{ the sweetest bee makes the thickest honey. }

The Pony Express

Issue 1
I'm tired of hearing: ?Pet Sounds is the greatest album ever? when everyone knows it?s Disintegreation. But I really like the Pony Express. Lonely Swedish Girl is head-bobbing-ly good. I?m listening to it right now... ~mk

Issue 6

With little knowledge of postal service or equstrian matters, a quartet of New York musicians have taken on this historic namesake and upheld its standards of quick delivery and dependability for an adoring--and growing--fan base across the New York tri-state area.

The Pony Express offers: Chris Kendi's frantic dancing-standing-up style of drumming; Brad Lauretti's heartfelt delivery of vocals and between-song asides; Mike Stoud and Steve Jewett's swerving and swinging between amp & mic, riff & harmony vocal.

The Pony Express began as a duo of inspired New York college students. After their studies failed to hold their interest. Brad Lauretti and Steve Jewett sat around and played music together. Lauretti had known Stroud and Kendi before moving to New York and played with them in high school bands. Kendi and Stoud were playing upstate (at Bard an Skidmore colleges respectively) during these formative days.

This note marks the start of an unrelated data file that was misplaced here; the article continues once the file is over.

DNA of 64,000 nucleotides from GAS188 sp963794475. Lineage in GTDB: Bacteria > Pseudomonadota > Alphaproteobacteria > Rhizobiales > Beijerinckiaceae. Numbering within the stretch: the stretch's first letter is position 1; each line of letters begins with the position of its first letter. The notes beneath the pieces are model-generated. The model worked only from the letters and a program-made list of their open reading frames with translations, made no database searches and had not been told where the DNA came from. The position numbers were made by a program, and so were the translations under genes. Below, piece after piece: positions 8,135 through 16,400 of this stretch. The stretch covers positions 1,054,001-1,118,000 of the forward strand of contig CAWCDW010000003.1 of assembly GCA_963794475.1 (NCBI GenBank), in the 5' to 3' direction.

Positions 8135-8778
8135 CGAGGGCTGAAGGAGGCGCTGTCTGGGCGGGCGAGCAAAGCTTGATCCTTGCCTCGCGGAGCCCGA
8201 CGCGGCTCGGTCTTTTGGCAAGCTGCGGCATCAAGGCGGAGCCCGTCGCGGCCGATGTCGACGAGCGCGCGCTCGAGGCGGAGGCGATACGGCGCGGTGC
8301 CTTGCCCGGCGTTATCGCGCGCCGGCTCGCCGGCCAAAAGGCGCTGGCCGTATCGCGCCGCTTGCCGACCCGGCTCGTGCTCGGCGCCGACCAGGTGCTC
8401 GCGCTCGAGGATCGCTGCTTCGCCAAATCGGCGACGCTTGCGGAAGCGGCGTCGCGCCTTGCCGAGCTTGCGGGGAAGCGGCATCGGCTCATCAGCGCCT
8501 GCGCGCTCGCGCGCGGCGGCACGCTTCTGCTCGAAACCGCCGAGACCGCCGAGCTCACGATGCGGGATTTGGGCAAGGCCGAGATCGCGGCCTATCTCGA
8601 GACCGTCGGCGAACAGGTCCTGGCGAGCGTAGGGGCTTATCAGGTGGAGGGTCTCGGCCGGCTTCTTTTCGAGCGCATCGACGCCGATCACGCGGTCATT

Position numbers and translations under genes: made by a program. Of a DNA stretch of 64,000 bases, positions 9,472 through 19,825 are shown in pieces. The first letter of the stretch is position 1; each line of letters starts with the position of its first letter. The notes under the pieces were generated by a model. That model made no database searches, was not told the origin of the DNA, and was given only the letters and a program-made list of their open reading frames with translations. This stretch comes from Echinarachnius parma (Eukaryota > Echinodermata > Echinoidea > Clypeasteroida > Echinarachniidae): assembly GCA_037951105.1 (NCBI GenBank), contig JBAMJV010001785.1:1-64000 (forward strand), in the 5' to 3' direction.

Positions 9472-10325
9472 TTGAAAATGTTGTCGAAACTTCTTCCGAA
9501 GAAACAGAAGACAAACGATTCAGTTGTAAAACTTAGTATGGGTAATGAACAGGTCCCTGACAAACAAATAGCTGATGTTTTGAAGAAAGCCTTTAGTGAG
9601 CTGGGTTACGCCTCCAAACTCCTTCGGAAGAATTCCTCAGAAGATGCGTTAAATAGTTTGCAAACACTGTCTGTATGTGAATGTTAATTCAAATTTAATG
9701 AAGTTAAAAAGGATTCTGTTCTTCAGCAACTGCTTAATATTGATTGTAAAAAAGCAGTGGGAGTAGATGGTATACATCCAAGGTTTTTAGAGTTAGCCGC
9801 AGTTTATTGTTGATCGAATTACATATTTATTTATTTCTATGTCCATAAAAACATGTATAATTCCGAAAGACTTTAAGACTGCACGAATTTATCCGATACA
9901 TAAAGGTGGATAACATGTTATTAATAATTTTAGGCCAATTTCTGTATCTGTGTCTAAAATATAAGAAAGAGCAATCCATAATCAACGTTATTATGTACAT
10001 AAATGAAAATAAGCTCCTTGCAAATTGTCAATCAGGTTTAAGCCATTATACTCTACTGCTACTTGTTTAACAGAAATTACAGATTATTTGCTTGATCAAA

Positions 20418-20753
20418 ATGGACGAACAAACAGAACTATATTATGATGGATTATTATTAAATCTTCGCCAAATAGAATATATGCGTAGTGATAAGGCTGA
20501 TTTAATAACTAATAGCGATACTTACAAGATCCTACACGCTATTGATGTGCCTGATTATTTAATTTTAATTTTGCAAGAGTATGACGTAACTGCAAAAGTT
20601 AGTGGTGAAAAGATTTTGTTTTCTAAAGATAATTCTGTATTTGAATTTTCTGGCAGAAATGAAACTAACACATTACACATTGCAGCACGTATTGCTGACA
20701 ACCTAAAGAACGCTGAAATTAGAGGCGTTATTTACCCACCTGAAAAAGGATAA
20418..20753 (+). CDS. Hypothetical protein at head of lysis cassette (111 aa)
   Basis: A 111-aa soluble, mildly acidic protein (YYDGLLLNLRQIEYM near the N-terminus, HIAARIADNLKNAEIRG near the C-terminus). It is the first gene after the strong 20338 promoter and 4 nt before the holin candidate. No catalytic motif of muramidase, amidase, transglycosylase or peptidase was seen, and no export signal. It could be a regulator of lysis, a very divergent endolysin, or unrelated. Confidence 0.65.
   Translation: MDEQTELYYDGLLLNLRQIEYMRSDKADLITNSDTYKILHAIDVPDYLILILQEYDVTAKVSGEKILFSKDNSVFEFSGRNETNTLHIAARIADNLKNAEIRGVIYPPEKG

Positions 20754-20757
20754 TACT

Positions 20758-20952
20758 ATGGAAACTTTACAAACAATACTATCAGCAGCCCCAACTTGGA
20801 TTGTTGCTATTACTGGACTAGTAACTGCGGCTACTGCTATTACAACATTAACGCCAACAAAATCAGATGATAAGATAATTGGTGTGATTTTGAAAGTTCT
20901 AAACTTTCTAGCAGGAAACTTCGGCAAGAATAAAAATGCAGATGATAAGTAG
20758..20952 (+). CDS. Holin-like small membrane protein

It wasn't until the summer of 1999 that Kendi, asleep in a village down the hill from the Marquis de Sade's castle in the south of France, dreamed he was the drummer of his old friend's band, The Pony Express. Though Kendi had never played drums and was still an ocean away from his musical collaborators, from that moment on the band was a trio. When Stroud abanoned his studies at Skidmore to move to New York this past summer he offered up his expert musicianship and dramatic stage presence. Jewett shifted over to bass, and the foursome was complete.